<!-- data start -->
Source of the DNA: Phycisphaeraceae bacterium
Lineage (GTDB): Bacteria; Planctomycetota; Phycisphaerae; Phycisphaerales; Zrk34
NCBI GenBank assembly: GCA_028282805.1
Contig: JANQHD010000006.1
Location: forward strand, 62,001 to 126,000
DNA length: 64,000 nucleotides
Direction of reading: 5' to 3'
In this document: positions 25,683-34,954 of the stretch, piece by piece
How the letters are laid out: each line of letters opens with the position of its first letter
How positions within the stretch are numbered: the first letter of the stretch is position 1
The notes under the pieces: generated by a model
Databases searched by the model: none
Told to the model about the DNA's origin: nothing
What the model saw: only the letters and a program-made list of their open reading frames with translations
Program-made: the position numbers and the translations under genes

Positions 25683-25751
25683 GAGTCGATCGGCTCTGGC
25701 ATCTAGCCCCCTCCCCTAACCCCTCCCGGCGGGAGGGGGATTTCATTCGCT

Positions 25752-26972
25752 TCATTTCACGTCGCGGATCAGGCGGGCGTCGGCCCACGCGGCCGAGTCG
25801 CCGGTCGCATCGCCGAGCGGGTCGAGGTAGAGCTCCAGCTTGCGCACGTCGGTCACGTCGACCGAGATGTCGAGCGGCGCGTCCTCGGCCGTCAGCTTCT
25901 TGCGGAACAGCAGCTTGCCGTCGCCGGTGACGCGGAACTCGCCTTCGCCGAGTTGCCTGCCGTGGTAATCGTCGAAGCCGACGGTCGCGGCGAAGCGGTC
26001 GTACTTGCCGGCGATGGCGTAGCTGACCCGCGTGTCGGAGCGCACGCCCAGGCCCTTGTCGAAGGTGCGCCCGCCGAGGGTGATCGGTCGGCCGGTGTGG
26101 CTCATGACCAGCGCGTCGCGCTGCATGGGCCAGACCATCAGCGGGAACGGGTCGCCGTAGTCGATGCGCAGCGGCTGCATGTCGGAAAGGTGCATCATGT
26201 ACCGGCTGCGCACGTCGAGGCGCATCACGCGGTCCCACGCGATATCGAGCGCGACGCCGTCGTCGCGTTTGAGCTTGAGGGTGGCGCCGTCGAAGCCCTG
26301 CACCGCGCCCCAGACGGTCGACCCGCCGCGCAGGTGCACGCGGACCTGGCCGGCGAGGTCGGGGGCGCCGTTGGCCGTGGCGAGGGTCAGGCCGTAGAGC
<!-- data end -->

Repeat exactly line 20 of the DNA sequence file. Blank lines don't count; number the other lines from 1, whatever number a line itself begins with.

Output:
25752 TCATTTCACGTCGCGGATCAGGCGGGCGTCGGCCCACGCGGCCGAGTCG